When pterosaurs first appeared more than 220 million years ago, the earliest species were about the size of a modern seagull, but the group evolved into an array of species ranging from pint-size to truly gargantuan, including species that were the largest flying animals to have existed.

fossil of Nemicolopterus crypticus
This cast of a fossil of Nemicolopterus crypticus, one of the smallest pterosaurs, was discovered in northeastern China in 2008. Its fossil skeleton, with its curved toe bones, suggests it could cling to the branches or trunks of trees. Nemicolopterus, about the size of a modern sparrow, may have darted through forests hunting for insects, snapping them up in its toothless jawsAMNH/C. Chesek
This large pterosaur species, Quetzalcoatlus northropi, lived around 70 million years ago on a plain in what is now western Texas. With a wingspan of at least 33 feet, it was about as big as a two-seater plane – larger than any other known flying animal. It was named after Quetzalcoatl, a Mexican god of the airAMNH 2014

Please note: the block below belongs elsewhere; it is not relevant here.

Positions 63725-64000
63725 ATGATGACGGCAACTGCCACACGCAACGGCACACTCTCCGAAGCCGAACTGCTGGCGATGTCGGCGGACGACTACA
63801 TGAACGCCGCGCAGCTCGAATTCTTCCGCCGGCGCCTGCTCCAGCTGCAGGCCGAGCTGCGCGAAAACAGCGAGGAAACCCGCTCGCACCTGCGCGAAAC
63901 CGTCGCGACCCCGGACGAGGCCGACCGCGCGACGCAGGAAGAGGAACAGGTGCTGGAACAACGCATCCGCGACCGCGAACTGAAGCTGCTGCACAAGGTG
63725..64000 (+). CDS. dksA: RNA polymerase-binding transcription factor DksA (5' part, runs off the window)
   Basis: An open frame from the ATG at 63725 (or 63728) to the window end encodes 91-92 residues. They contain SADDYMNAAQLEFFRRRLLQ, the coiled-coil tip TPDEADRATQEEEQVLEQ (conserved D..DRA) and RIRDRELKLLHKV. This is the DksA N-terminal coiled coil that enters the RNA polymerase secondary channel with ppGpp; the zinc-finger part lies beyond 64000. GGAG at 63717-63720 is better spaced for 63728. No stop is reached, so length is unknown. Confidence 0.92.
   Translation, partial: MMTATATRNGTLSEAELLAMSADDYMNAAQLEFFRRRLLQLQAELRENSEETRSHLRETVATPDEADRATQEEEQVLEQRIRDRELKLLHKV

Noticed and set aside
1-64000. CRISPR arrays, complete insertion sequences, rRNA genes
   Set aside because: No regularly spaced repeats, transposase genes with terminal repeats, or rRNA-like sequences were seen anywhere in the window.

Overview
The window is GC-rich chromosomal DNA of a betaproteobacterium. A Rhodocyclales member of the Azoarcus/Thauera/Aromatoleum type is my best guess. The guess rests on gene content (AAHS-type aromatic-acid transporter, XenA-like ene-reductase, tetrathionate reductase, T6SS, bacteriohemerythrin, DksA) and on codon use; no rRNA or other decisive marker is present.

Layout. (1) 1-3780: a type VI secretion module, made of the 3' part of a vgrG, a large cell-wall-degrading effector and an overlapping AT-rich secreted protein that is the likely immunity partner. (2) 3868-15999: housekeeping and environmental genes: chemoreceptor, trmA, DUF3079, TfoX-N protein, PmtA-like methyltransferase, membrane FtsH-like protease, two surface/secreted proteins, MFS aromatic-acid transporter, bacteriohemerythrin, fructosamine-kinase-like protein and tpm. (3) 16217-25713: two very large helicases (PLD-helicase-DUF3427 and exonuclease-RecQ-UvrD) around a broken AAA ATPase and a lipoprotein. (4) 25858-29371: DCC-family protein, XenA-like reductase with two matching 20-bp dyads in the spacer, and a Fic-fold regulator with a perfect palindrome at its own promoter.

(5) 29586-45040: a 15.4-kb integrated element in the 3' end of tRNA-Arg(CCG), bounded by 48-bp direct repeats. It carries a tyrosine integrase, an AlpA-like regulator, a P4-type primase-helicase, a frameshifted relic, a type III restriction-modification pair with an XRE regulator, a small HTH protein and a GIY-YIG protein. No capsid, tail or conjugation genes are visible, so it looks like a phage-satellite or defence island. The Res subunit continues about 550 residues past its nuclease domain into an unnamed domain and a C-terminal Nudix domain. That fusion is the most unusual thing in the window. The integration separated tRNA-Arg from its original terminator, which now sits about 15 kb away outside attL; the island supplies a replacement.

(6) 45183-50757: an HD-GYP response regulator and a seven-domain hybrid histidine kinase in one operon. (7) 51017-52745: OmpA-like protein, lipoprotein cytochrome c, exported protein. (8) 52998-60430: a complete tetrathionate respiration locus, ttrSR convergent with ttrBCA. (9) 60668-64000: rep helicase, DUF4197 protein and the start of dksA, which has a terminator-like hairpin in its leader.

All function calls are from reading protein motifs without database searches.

This humerus, or upper arm bone, belonged to Quetzalcoatlus northropi, one of the largest pterosaurs found to date. A geology student discovered this fossil in a gulch in southwestern Texas, but the only remains he could find were parts of one wing. The massive knob at the shoulder end was an attachment point for powerful muscles – a clue that this animal was capable of flightAMNH/C. Chesek
Quetzalcoatlus northropi model
Museum staff work on a full-size model of Quetzalcoatlus northropi, one of the largest pterosaurs, with a wingspan of at least 33 feetAMNH/R. Mickens

Pterosaur fossils are extremely scarce, and their closest living relatives — crocodiles and birds — are vastly different, so even the most elementary questions about how these extinct animals flew, fed, mated, and raised their young are still mysteries.